Wednesday, 2 April 2014
PARIS (FRANCE), APR 02 - Among various stolen artifacts bearing historical and cultural significance of the country, two statues dating back to 12th and 13th centuries have been gathering dust at museums in Paris . And although two decades have passed since the government of France realised the statues were stolen and approached Nepali authorities with an intention to return them, the government of Nepal has yet to take significant steps to retrieve the artifacts. Of the two statues, the 12th century stone statue of Lord Vishnu standing between goddess Laxmi and Garuda was reportedly stolen from Chyasalhiti, Patan towards the end of 1970s, while the 13th century statue of Shiva-Uma perched atop Kailash Parbat was stolen from Nasamna Tole, Bhaktapur on the night of May 23, 1984.
Both statues have been gathering dust at the storage facility in Musée Guimet museum in Paris . The museum had removed the statues from public display after receiving proofs from historian, Late Lain Singh Bangdel who spotted the statues while on a trip toParis , that the statues were stolen.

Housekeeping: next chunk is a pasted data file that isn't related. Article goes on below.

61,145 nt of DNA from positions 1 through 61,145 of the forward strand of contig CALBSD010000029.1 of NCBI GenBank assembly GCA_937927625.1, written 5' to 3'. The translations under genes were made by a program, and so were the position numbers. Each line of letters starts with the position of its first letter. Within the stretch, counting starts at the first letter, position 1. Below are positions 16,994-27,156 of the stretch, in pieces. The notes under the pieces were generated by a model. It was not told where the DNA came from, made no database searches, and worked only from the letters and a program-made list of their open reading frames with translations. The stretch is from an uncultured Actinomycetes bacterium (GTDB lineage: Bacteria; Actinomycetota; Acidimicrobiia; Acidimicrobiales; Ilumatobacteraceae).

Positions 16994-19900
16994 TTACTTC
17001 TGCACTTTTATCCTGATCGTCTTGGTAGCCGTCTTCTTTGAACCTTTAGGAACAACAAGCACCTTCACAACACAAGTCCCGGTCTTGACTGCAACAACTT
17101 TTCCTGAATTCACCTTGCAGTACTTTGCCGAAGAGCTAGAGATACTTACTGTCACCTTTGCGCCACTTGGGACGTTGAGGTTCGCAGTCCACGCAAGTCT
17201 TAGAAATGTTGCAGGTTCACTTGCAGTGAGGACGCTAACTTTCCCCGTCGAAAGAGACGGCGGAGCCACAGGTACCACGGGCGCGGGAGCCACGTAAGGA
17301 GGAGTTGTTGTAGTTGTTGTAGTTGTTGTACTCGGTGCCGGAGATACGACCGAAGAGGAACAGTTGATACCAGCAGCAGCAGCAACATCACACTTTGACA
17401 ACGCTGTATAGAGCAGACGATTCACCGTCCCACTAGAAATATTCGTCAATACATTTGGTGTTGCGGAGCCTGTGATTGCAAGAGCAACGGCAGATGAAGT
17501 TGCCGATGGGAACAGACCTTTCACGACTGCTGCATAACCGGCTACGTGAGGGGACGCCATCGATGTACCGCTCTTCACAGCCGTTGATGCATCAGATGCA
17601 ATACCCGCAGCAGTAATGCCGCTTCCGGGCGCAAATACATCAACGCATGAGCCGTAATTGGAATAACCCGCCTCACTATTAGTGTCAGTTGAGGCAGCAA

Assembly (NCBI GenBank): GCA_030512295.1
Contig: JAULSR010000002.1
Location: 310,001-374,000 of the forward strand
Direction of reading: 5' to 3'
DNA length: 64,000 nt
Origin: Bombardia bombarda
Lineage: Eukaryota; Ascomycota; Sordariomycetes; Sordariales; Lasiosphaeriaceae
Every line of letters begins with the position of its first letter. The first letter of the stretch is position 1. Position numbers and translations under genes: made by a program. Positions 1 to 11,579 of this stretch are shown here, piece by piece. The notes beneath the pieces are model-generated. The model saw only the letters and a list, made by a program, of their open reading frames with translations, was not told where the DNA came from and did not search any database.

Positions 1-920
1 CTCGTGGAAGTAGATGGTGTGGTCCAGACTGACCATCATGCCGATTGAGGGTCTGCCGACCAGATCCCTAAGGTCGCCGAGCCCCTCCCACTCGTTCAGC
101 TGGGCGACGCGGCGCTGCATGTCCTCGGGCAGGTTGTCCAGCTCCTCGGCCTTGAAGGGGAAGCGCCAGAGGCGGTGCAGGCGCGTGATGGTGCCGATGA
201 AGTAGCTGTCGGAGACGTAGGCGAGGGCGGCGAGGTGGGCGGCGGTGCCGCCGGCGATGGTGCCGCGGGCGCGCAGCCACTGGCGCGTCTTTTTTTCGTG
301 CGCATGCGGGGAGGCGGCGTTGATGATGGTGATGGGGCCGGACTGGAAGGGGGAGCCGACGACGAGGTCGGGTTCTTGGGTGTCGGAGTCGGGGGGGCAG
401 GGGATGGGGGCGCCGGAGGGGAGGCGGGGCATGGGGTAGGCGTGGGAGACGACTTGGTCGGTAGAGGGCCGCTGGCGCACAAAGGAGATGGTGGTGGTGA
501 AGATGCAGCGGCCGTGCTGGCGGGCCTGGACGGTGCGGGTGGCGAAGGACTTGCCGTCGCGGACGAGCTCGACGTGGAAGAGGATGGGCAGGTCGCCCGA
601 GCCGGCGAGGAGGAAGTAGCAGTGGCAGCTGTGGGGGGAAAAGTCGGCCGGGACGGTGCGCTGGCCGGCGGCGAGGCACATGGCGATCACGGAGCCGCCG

“We have been ready to return the statues ever since we were informed that the statues were stolen,” said chief curator of the Nepal-Tibet section at the museum, Natalie Bazin. The Department of Archaeology in Nepal had forwarded a letter requesting the return of the statues in 2000. However, as there were certain official procedures to be followed, Bazin believed that the Nepal government could not prioritise the matter due to political turmoil.
However, refuting the claims made by the museum, Ambassador to France Mohan Krishna Shrestha said they did not have any knowledge about what happened earlier but now that the museum had made its intentions clear, they were waiting for an official letter of intent from the museum to speed up the process to return the statues home.

Meanwhile, the museum has stated its plans to return the statues after organising a grand exhibition displaying artifacts related to Nepal in 2016, which coincides with the 50-year anniversary since the first exhibition of Nepali artifacts was held in Paris during the visit of the Late King Mahendra Bir Bikram Shah. Bazin reasoned that as the statues had been on display in the museum since decades, it was essential for the French to know why they were being returned.

Posted on: 2014-04-02 08:36 
Kantipur Daily

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